Reports the Baltimore Sun on itself (unbiased, naturally):
4th Circuit judges J. Michael Luttig, Paul Niemeyer and William B. Traxler Jr. said they could not accept the newspaper's argument that the governor's directive "created a chilling effect any different from or greater than that experienced by The Sun and by all reporters in their everyday journalistic activities."
The judges said the reporters "have not been chilled to any substantial degree in their reporting, as they have continued to write stories for The Sun, to comment, to criticize, and otherwise to speak with the full protection of the First Amendment."
The article took issue with Ehrlich's claim that the two reporters were biased.
Claims the Sun:
Ehrlich asserted that the ruling confirmed his contention - denied by the newspaper - that Nitkin and Olesker had been biased against him in their reporting.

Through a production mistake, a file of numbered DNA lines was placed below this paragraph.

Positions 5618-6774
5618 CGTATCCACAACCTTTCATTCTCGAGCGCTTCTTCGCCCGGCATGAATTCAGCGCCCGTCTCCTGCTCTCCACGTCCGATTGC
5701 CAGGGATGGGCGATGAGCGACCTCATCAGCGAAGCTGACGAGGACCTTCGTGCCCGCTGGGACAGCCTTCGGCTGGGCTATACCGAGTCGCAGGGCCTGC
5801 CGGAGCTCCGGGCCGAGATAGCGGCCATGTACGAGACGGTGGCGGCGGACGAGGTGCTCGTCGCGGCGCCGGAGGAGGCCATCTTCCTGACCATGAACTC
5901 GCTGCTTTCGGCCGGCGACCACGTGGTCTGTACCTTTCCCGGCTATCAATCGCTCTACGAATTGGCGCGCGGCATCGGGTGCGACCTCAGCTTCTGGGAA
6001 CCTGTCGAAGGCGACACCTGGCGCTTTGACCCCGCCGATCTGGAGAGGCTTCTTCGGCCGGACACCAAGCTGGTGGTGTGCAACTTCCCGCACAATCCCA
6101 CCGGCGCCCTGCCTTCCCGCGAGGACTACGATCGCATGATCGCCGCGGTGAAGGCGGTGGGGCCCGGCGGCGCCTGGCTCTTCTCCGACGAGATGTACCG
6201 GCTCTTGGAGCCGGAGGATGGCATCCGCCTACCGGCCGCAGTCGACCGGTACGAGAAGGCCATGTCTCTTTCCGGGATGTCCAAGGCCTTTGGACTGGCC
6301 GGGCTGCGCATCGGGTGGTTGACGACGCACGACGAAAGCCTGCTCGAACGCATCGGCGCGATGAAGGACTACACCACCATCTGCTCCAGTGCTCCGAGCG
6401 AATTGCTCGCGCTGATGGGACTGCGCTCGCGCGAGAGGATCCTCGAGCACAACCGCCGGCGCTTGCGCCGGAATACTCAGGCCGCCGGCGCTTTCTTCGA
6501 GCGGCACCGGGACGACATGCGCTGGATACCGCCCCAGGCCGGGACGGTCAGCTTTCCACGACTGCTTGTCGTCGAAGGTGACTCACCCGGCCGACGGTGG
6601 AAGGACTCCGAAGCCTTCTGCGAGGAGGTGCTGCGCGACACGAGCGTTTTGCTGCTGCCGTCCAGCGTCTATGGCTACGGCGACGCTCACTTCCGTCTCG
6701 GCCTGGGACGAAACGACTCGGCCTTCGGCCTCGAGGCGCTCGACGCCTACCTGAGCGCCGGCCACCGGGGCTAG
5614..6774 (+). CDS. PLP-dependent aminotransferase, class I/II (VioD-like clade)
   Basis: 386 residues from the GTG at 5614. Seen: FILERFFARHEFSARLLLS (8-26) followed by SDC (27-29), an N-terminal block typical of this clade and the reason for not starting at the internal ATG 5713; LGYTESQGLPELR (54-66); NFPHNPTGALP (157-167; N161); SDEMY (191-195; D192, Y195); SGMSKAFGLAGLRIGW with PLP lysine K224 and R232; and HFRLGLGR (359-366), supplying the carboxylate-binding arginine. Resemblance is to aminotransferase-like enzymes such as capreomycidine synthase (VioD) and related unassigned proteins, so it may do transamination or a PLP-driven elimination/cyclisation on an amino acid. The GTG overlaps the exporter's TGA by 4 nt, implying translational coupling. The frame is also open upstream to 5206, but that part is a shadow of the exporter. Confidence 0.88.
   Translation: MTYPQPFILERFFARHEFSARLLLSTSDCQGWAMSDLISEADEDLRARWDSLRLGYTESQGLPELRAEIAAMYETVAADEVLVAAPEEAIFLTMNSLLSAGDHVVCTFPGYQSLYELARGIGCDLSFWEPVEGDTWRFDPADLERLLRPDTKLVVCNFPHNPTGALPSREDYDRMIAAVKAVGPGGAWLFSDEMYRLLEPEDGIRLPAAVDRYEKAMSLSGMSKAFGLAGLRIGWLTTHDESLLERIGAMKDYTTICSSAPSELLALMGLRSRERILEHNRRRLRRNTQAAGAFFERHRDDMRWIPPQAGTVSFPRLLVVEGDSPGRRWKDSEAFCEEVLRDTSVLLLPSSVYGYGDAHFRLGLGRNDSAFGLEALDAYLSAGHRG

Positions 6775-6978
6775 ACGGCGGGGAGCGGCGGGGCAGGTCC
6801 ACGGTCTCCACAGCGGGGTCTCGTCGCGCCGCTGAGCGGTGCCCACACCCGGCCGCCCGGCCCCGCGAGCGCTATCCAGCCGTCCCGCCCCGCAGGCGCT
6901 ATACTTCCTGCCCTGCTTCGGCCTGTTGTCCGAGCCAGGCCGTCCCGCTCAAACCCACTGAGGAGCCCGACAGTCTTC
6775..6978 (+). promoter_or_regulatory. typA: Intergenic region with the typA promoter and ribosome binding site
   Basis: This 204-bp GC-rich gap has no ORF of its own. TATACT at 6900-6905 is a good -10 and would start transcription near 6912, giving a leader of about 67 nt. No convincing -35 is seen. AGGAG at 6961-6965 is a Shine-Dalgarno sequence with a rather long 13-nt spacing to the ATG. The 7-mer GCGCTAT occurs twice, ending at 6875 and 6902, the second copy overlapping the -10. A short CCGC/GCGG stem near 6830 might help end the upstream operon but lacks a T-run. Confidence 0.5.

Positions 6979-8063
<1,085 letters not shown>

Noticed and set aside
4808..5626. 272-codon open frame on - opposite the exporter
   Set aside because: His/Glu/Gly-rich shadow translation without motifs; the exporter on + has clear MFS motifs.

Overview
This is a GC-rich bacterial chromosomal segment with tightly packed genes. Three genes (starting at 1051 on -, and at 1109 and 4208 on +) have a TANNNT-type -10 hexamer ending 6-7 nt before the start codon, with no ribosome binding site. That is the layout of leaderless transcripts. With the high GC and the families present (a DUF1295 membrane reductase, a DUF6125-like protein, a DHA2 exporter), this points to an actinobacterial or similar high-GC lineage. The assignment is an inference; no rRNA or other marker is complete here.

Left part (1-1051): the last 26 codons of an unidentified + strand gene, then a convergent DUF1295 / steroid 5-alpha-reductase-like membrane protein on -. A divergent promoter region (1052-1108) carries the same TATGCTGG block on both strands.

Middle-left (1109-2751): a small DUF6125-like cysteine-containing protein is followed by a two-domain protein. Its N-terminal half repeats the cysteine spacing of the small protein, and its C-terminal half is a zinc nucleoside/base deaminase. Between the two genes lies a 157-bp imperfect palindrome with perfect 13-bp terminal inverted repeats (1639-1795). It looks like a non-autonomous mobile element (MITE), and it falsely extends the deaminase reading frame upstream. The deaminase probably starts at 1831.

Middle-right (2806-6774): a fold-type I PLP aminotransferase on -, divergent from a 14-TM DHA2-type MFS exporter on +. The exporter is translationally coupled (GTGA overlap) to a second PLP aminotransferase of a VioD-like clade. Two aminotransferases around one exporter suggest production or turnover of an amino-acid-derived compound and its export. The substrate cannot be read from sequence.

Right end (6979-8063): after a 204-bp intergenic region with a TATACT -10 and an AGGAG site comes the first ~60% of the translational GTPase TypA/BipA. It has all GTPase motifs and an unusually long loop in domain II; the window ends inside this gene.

The ruling did not, in fact, address the journalistic principle of fair and objective reporting, and did not accuse Nitkin and Olesker of failing to abide by it. In essence, the judges weighed whether the reporters had been prevented from doing their jobs and concluded that they had not.
Timothy A. Franklin, editor of The Sun, said the governor should not be able to "retaliate against any citizen, not just a journalist, based on what they say or what they write."
"We don't agree with the ruling at all, but we've decided not to take it up to the U.S. Supreme Court on appeal," Franklin said. "We don't want this case to be an issue in the 2006 governor's race."
Apparently they don't want a mini-Rathergate, Maryland style, on their hands during an election year.
Gov. Ehrlich said the case "goes to the heart of this issue - the responsibility of every member of the press to report in a fair and objective manner, and the right to hold accountable those journalists who fail to adhere to these basic tenets of journalistic integrity."